Dating Sites Are Not Built for Men

If you’re a man on a dating site, and you’re not immensely photogenic, you should seek romance through other means immediately. It’s really hard to be attractive to women on dating sites, because dating sites are a terrible venue for male attractiveness.

Okay, let’s back up a bit. Lots of men feel like female attraction is similar to male attraction. This is really dumb, and, if our sex were capable of intuitive social understanding, we would immediately figure this out. (Here, I am speaking to my past self as well as you.) However, this is not our strong suit. In general, we’re good at following simple instructions, being obsessive about small particularities of guitar solos, and not caring about things.

Here’s the difference.

Generally, male attraction is appearance-first. We check someone out, and, if they’re cute, they enter into our consideration. Only afterwards do the considerations become more nuanced. We do consider personality and compatibility, obviously, but if you’re not over a certain looks threshold, you’re probably not going to receive further examination. There are exceptions but they’re not too common.

Women understand this. They see it on your face. They know what you’re about. They realize that you’re lying when you say you don’t like it when they wear makeup.

(By the way, you should assume that I understand, writing all of the following, that I’m speaking in generalities, and I understand that there are exceptions to these principles, and subtle nuances outside the scope of this post, because I’m not an absolute fucking moron.)

Female attraction is typically, uh, different. What happens is that women intuitively develop this whole complex story about you, based on a large number of factors. The factors being measured include, but are not limited to: your status within the local group, your confidence, your shoes, your sense of humor, and how likely it is that you’ll maintain equipoise during a natural disaster. And your attractiveness level is based on this whole gestalt. To summarize it in a very male way, what’s important is your overall value, and a lot of things go into that.

And, yes, your looks are a component—a significant one—but they’re not the final say. If you’re average-looking, but you score exceptionally well on the aforementioned dimensions, it kind of changes how you look. It’s like you’re being conveyed by an exceptionally flattering painter. Weird, right?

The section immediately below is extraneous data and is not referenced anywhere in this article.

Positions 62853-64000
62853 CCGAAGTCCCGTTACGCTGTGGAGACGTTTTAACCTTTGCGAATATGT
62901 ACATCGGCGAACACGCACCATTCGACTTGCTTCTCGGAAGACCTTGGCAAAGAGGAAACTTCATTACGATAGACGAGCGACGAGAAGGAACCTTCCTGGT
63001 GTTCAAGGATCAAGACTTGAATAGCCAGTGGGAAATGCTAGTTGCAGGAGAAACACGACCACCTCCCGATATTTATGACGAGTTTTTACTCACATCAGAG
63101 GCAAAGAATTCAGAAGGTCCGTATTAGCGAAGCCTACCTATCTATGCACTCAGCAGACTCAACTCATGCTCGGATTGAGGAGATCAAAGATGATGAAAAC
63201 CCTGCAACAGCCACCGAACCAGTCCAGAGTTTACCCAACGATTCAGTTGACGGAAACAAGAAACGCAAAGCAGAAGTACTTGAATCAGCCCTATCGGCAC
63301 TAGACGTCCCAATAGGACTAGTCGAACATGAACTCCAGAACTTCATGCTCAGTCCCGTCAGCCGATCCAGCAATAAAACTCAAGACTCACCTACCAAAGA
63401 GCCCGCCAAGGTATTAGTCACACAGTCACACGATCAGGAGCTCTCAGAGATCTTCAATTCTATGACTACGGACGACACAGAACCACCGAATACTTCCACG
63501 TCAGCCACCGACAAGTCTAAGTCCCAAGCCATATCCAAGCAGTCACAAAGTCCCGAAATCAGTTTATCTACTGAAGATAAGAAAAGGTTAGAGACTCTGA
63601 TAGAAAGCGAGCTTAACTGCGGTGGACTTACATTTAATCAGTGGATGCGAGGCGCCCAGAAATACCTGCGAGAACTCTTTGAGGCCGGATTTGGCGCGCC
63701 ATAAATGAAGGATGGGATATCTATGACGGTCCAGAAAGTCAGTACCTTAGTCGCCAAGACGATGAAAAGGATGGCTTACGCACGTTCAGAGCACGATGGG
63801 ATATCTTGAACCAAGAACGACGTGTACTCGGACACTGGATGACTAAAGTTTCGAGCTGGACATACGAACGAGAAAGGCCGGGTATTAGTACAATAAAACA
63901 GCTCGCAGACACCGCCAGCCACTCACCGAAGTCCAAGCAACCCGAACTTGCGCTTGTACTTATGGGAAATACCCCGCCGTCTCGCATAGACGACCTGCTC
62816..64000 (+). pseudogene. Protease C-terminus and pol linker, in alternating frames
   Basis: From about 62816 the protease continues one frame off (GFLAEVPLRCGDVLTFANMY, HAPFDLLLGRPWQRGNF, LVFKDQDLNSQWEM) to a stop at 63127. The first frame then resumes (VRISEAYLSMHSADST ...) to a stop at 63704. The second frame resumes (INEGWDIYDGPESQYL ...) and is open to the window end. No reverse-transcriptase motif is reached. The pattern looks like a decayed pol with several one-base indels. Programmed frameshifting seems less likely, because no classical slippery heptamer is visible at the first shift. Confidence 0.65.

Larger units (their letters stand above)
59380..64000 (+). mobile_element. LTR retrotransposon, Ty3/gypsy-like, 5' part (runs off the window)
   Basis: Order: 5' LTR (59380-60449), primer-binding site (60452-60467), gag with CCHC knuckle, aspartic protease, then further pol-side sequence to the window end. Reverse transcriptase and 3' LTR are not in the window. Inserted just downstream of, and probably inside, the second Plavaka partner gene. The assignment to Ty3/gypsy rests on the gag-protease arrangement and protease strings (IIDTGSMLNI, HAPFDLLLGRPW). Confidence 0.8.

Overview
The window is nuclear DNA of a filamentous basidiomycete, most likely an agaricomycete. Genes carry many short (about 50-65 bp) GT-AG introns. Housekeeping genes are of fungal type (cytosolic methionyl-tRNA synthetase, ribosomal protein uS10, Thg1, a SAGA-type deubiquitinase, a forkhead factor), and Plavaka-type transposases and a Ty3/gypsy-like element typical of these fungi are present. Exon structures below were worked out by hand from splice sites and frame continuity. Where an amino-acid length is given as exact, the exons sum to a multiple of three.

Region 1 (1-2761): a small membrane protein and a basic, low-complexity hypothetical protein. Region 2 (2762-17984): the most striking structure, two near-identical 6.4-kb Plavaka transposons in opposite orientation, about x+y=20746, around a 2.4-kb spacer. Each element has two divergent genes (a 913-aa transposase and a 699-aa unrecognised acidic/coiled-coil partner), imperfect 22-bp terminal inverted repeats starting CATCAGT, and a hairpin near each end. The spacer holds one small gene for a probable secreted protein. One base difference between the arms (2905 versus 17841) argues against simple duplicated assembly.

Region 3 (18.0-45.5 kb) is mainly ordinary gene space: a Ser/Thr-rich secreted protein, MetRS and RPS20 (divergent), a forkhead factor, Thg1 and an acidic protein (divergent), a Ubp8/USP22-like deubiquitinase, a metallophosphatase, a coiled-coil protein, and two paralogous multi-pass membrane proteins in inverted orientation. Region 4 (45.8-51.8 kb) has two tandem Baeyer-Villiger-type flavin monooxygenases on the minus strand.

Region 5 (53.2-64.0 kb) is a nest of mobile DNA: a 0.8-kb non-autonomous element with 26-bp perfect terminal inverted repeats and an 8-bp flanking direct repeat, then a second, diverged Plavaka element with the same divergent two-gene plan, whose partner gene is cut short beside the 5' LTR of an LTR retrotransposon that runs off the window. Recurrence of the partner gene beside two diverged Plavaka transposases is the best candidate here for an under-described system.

(This explains how I managed to marry the woman I married.)

Exploring this further—have you ever heard a female friend describe a handsome but unsuitable man as ‘gross’? She actually means it. The narrative factors can take you so far out of the realm of attractiveness that your handsomeness is totally negated. You’ve become ugly in a profound, emotional way. And women really don’t like this kind of ugly man. This is something that most men would never feel. We might really hate Megan Fox movies, but we’d never find her repulsive.

Anyway. This implies that if you want to be more attractive, and date more people, you should address your life as a whole—you should make yourself an interesting, fun person to be with, and figure out your haircut. It also implies that you should also stop using dating sites. On dating sites, you have no way of presenting all of these other dimensions of self that can be attractive. It’s be extremely handsome or take a big hit to your desirability immediately.

Many average-looking men, not understanding this, wander onto dating sites, do terribly, and conclude that they have no chances of dating someone they find attractive. (Again, my past self is being addressed here.) But, instead, if they went to the gym, worked on being less cowardly and emotionally messy, and started doing interesting things with their lives, in some social context that involved at least occasional contact with women, they’d do fine.

This takes us to this OKCupid graph, which is routinely misunderstood. (Source here.)

Lots of men see this graph and get bitter. Understandable! On first glance, it’s highly dispiriting. Over 80% of men are below-average in looks, and a resounding zero score a full ten out of ten. (Compare this to the male graph, where it’s demonstrated that men have an intuitive understanding of the normal distribution even when they’re desperately scrolling through dating sites.)

But what this graph is actually doing is measuring how much women are interested in men based on looks alone. Which is not very much.

And that’s what you’re fighting against if you’re online dating. Sure, you can write a cute profile. But women understand that you can lie on your cute profile. What you say about yourself doesn’t matter, unless you’re remarkably clever. And that could be seen as suspicious too. Writing a super-clever profile can form a counter-narrative: if you’re attractive, why do you need to make such an effort? It can seem desperate.

Now. Okay. Does this mean you can’t date on the internet at all? Absolutely not. It means that every other social networking site is a better dating site than OkCupid. On Facebook, women can see your social interactions, how funny you are, how much other people like you, and so on. Same with Twitter, same with (sort of) Instagram. So if you absolutely must date on the internet, the thing to do is hang out on Twitter and make friends.

But you should probably leave your house and work on improving yourself instead.